Rosy the Reviewer says...a lot of fun!

Red Joan (2018)

Fictionalized true story of Melita Norwood, who as an old woman, was exposed as the KGB's longest-serving British spy.

Joan Stanley (Judi Dench) is a fictionalized version of Norwood, and, when the film begins, it is the year 2000, and she is an ex-librarian and suburban pensioner (that's Brit speak for a retired person), who has been discovered to have been a spy for the Russians.  How did that happen?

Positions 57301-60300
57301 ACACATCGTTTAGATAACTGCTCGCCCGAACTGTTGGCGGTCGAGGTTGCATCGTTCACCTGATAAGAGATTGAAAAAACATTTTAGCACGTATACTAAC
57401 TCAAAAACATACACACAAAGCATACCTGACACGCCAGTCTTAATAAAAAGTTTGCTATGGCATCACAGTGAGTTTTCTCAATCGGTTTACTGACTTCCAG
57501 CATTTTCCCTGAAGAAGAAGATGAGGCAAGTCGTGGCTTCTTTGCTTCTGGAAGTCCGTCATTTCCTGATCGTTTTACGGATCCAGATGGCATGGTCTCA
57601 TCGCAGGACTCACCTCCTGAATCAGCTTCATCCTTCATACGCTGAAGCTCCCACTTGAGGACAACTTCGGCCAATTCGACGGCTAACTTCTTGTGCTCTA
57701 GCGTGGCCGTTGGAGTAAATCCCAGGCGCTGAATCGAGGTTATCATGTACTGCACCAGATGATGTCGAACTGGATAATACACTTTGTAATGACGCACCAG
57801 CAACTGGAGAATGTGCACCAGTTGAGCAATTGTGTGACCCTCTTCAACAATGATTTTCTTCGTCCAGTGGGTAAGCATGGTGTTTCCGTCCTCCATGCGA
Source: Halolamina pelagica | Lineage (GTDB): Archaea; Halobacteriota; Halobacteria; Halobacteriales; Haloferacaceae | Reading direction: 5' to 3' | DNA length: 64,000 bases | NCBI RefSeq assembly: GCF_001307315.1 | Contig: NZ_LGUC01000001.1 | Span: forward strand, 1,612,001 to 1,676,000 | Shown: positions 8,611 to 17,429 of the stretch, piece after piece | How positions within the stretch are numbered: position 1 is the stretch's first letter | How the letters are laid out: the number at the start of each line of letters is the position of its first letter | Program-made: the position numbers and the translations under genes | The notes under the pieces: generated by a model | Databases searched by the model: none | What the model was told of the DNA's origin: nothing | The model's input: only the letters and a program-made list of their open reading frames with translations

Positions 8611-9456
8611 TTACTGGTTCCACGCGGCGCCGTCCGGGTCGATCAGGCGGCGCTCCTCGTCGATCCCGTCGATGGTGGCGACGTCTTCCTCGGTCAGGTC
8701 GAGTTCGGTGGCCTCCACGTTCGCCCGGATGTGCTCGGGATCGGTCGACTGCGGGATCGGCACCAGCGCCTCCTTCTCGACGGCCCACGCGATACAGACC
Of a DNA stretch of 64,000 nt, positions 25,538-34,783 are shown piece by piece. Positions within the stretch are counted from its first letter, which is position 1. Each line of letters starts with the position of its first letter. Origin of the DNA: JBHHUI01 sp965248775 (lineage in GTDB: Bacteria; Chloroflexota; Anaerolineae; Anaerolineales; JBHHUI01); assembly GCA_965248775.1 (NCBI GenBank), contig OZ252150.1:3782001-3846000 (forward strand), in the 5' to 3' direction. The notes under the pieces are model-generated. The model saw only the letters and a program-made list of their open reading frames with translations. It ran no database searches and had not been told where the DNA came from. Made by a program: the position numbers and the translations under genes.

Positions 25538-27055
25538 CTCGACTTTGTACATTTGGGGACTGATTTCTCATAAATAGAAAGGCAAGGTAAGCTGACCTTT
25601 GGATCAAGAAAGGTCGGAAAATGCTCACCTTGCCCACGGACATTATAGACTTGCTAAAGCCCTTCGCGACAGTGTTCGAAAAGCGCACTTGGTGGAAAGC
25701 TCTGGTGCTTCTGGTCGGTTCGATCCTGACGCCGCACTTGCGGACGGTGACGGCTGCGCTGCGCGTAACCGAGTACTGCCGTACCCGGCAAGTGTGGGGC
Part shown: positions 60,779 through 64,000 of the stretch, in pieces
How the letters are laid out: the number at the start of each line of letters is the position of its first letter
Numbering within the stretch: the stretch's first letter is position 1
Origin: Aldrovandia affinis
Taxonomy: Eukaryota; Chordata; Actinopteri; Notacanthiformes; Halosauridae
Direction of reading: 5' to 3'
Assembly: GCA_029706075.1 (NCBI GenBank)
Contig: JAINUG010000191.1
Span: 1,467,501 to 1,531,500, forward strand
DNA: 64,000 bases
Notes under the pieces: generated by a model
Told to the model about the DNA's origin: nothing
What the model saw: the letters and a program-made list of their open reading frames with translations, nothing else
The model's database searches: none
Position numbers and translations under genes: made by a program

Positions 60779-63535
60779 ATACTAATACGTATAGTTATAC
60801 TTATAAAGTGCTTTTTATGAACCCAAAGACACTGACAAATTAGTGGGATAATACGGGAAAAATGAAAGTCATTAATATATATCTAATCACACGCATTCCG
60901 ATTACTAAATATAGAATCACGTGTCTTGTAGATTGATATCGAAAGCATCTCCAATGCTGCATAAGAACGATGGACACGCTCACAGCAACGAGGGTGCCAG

Well, flashback to her early days at Cambridge in the 1930's where Joan (Sophie Cookson) is a studious young girl, a physics major.  She meets Sonya (Tereza Srbova), a "fast" girl who climbs in through Joan's dorm window one night after being out after hours partying.  Sonya introduces Joan to her cousin, Leo (Tom Hughes), a Jewish German boy who is also a Communist.  Turns out both Leo and Sonia are Communists, something that really wasn't that unusual back in the 30's and 40's, and you know what can happen when a young woman falls for a guy.  Joan isn't the first young woman to have her political leanings swayed because of love and, when Joan starts working at a top secret atomic bomb research facility, Leo eventually gets her into sharing her research with the Russians, though it turns out Joan had her own reasons for doing it. Sonia is in on it, too, telling Joan that no one will suspect them because they are women. Right. The film goes back and forth from old Joan being interrogated by MI5 and her youthful self as she is pulled into handing over secrets about Britain's atomic bomb project to the Russians.